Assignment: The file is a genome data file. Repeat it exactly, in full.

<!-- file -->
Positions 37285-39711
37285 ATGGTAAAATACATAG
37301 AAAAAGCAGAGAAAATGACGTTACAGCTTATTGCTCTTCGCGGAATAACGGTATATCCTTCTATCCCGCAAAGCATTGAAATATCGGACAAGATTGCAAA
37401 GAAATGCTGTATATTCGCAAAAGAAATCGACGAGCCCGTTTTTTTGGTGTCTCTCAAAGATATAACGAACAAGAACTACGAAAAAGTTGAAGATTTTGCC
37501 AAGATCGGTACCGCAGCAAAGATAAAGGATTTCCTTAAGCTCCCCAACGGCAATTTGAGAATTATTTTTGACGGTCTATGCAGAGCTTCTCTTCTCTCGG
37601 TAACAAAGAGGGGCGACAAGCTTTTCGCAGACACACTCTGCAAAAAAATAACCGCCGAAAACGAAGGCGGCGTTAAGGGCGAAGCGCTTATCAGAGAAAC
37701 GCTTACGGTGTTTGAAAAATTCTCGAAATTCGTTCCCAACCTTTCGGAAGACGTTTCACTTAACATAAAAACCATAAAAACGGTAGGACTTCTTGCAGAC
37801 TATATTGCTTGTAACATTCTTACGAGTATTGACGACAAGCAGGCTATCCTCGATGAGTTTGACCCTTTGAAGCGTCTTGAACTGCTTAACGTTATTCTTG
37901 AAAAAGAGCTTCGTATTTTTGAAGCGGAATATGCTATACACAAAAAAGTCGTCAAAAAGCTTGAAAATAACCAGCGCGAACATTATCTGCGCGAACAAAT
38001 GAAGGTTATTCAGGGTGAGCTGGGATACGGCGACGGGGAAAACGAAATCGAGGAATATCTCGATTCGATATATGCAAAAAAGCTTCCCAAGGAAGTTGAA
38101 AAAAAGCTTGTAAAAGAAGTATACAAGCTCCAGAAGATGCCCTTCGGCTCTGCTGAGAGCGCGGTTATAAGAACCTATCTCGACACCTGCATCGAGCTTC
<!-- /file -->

Positions 37285-39711
37285 ATGGTAAAATACATAG
37301 AAAAAGCAGAGAAAATGACGTTACAGCTTATTGCTCTTCGCGGAATAACGGTATATCCTTCTATCCCGCAAAGCATTGAAATATCGGACAAGATTGCAAA
37401 GAAATGCTGTATATTCGCAAAAGAAATCGACGAGCCCGTTTTTTTGGTGTCTCTCAAAGATATAACGAACAAGAACTACGAAAAAGTTGAAGATTTTGCC
37501 AAGATCGGTACCGCAGCAAAGATAAAGGATTTCCTTAAGCTCCCCAACGGCAATTTGAGAATTATTTTTGACGGTCTATGCAGAGCTTCTCTTCTCTCGG
37601 TAACAAAGAGGGGCGACAAGCTTTTCGCAGACACACTCTGCAAAAAAATAACCGCCGAAAACGAAGGCGGCGTTAAGGGCGAAGCGCTTATCAGAGAAAC
37701 GCTTACGGTGTTTGAAAAATTCTCGAAATTCGTTCCCAACCTTTCGGAAGACGTTTCACTTAACATAAAAACCATAAAAACGGTAGGACTTCTTGCAGAC
37801 TATATTGCTTGTAACATTCTTACGAGTATTGACGACAAGCAGGCTATCCTCGATGAGTTTGACCCTTTGAAGCGTCTTGAACTGCTTAACGTTATTCTTG
37901 AAAAAGAGCTTCGTATTTTTGAAGCGGAATATGCTATACACAAAAAAGTCGTCAAAAAGCTTGAAAATAACCAGCGCGAACATTATCTGCGCGAACAAAT
38001 GAAGGTTATTCAGGGTGAGCTGGGATACGGCGACGGGGAAAACGAAATCGAGGAATATCTCGATTCGATATATGCAAAAAAGCTTCCCAAGGAAGTTGAA
38101 AAAAAGCTTGTAAAAGAAGTATACAAGCTCCAGAAGATGCCCTTCGGCTCTGCTGAGAGCGCGGTTATAAGAACCTATCTCGACACCTGCATCGAGCTTC